RNS Morning Report: Politics of the Messiah; Sister Jean Turns 100; Religions for Peace Elections

President Trump speaks with reporters before departing on Marine One on the South Lawn of the White House in Washington on Aug. 21, 2019. (AP Photo/Alex Brandon)

Need to know: Friday, August 23, 2019

'Chosen One' Pronouncement

Explainer: Trump and the politics of the Messiah

Recent praise of the president has some evangelical leaders reassuring followers that Trump had no delusions about the nature of his mission. But you could see how he might. More from Religion News Service

Celebrity Chaplain

Loyola's Sister Jean celebrates her 100th birthday with scholarship, well wishes

The Loyola basketball chaplain, who won fans during the Ramblers’ run to the Final Four during the 2018 NCAA March Madness tournament, celebrated her 100th birthday Wednesday, Aug. 21. More from Religion News Service

First Woman Secretary-General

Woman chosen to lead Religions for Peace as others urge greater female visibility

Azza Karam, an expert who works with the U.N. on issues of religion and development, succeeds William Vendley, who has held the role since 1994. More from Religion News Service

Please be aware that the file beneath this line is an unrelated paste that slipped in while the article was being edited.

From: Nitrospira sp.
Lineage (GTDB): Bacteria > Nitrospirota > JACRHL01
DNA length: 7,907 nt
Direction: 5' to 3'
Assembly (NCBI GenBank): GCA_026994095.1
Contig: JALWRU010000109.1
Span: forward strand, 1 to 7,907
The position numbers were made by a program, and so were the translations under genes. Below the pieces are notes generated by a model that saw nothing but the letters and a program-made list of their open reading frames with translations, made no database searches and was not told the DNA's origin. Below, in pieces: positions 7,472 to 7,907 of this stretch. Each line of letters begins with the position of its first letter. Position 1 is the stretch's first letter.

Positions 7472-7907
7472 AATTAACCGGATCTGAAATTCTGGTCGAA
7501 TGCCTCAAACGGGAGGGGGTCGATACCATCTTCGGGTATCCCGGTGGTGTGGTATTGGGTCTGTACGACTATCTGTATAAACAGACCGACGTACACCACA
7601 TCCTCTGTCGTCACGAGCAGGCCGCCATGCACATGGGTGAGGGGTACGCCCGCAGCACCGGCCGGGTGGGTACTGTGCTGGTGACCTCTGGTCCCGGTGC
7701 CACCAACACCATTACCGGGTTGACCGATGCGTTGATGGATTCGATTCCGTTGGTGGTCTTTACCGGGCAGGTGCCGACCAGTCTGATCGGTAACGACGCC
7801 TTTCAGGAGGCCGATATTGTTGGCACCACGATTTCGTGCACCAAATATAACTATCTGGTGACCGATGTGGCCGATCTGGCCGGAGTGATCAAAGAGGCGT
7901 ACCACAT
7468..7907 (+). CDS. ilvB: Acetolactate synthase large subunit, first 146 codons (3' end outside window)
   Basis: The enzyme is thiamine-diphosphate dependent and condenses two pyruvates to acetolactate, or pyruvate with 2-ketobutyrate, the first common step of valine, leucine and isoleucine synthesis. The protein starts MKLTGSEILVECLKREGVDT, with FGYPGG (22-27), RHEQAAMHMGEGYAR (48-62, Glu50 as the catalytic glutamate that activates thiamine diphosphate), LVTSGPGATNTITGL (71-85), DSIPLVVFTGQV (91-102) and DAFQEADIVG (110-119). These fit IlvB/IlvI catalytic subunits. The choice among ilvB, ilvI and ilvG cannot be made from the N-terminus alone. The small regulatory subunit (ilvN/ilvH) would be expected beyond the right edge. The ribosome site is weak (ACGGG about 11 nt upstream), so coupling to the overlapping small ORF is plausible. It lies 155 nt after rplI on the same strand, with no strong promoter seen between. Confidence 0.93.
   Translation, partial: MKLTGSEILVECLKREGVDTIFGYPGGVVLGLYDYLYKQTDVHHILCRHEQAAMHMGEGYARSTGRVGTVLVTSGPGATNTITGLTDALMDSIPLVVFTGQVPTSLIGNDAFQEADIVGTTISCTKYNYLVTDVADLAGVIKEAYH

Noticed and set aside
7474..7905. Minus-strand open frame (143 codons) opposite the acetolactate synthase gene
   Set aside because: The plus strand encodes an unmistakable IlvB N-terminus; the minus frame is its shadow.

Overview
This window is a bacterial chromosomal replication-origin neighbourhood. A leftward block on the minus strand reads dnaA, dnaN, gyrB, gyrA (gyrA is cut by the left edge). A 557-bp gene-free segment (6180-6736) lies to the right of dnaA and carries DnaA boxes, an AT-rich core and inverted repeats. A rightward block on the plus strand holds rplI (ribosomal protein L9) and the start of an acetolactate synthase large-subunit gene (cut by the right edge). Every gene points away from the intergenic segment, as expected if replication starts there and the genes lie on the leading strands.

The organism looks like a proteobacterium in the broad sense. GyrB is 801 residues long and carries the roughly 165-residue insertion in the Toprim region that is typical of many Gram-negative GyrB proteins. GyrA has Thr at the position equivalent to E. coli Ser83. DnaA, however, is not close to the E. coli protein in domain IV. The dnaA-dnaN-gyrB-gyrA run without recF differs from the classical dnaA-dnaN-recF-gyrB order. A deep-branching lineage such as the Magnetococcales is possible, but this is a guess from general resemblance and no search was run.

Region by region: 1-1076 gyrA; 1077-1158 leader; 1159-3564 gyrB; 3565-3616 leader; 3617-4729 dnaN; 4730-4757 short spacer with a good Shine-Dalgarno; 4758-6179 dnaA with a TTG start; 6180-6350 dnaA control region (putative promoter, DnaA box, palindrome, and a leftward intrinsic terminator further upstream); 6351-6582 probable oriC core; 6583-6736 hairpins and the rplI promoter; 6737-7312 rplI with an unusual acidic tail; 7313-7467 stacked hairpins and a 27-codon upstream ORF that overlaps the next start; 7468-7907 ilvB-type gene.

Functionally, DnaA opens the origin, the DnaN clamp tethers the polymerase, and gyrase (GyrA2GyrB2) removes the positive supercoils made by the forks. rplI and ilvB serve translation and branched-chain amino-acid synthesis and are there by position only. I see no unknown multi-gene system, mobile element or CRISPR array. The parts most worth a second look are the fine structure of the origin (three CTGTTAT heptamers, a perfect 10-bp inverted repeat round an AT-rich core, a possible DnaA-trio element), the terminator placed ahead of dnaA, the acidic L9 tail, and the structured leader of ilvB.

It’s time for the Boy Scouts of America to reform

When I see a Boy Scout uniform today, I am transported back to the Pacific Northwest where my innocence is stolen again. This is the nature of trauma — the painful gift that keeps on giving without consent, writes Mary DeMuth. More from Religion News Service

Polarizing Rhetoric

I’m an evangelist and a Trump voter. But Trump as the ‘second coming of God’ is blasphemous.

Christians believe and profess that the only true “King of Israel” is God, as clearly stated in Isaiah 44:6, and that he sent his son, Jesus Christ, the Messiah, into this world. That makes the description of Trump as “the second coming of God” shocking, blasphemous and sacrilegious, writes Jay Lowder. More from The Washington Post🔒

Tradition Kitchen

Metro Atlanta group explores Jewish food traditions

“We want to elevate the idea of the home chef, someone like my grandmother Betty, who we called our family’s ‘chief culinary officer,’” Julia Levy added. “We didn’t want those kitchen memories to be lost. And, we’re beginning with Jewish food, because that’s what we know.” More from The Atlanta Journal-Constitution




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